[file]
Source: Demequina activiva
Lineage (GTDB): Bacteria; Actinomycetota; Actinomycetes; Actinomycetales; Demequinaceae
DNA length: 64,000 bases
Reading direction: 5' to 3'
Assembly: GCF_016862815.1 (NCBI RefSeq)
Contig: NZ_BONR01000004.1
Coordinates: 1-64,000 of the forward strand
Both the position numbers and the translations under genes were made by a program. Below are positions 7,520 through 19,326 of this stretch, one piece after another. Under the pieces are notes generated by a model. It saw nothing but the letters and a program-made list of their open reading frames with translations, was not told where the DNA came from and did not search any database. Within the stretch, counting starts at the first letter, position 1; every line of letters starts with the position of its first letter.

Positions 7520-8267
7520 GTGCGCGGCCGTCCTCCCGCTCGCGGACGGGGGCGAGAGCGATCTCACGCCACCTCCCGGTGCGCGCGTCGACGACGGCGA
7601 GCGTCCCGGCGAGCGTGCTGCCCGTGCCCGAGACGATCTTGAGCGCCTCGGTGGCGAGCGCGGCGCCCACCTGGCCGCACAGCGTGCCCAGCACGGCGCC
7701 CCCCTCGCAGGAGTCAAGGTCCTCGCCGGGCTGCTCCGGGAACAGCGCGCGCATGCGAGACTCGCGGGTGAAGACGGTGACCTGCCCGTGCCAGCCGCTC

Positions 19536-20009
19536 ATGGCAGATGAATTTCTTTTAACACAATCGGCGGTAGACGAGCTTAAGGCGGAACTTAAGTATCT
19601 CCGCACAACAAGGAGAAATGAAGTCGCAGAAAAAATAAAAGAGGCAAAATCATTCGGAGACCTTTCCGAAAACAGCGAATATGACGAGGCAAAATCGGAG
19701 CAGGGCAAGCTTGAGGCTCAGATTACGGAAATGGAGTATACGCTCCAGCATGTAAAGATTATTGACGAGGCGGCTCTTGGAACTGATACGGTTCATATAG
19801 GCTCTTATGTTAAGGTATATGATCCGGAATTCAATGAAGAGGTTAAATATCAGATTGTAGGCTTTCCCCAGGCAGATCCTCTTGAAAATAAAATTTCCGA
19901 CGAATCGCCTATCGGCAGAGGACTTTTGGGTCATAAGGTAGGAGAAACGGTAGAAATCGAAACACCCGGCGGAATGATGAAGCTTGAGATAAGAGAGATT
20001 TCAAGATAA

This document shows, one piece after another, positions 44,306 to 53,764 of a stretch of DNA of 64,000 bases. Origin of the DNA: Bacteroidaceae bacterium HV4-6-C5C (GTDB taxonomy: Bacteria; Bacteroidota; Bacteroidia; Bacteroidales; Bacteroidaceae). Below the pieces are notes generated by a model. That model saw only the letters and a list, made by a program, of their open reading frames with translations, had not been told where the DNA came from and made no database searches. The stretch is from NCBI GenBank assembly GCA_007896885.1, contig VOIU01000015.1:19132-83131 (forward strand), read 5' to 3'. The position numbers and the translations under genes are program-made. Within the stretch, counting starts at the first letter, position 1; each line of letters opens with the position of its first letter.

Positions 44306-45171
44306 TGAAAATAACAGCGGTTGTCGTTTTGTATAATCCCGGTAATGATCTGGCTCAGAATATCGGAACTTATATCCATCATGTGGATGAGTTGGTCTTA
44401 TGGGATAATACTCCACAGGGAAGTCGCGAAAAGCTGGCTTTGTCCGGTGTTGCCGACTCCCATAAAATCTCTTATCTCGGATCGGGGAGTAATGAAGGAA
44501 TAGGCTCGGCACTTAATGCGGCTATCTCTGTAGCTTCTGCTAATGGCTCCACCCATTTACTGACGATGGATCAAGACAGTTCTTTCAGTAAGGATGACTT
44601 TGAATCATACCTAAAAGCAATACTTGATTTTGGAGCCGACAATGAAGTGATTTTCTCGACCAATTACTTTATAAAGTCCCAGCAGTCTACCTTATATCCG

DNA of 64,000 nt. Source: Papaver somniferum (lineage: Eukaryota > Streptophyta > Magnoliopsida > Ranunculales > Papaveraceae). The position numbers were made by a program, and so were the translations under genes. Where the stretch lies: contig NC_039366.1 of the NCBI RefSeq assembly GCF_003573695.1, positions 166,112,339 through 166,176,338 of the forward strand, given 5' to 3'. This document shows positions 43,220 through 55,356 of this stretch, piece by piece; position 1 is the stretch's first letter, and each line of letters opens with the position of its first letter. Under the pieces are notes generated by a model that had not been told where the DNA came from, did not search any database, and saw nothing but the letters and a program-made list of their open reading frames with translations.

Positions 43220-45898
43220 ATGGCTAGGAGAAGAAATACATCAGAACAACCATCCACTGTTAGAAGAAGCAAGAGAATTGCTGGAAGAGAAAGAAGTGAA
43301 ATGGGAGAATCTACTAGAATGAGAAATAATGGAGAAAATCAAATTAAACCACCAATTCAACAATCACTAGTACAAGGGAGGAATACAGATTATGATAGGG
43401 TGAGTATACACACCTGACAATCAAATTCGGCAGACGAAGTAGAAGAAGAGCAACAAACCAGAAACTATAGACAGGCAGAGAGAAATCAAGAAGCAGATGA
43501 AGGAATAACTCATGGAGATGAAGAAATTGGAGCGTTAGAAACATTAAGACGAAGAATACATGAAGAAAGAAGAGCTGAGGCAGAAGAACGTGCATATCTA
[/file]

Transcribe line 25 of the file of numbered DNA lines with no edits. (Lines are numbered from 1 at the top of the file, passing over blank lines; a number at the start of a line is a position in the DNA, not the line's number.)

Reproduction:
44601 TGAATCATACCTAAAAGCAATACTTGATTTTGGAGCCGACAATGAAGTGATTTTCTCGACCAATTACTTTATAAAGTCCCAGCAGTCTACCTTATATCCG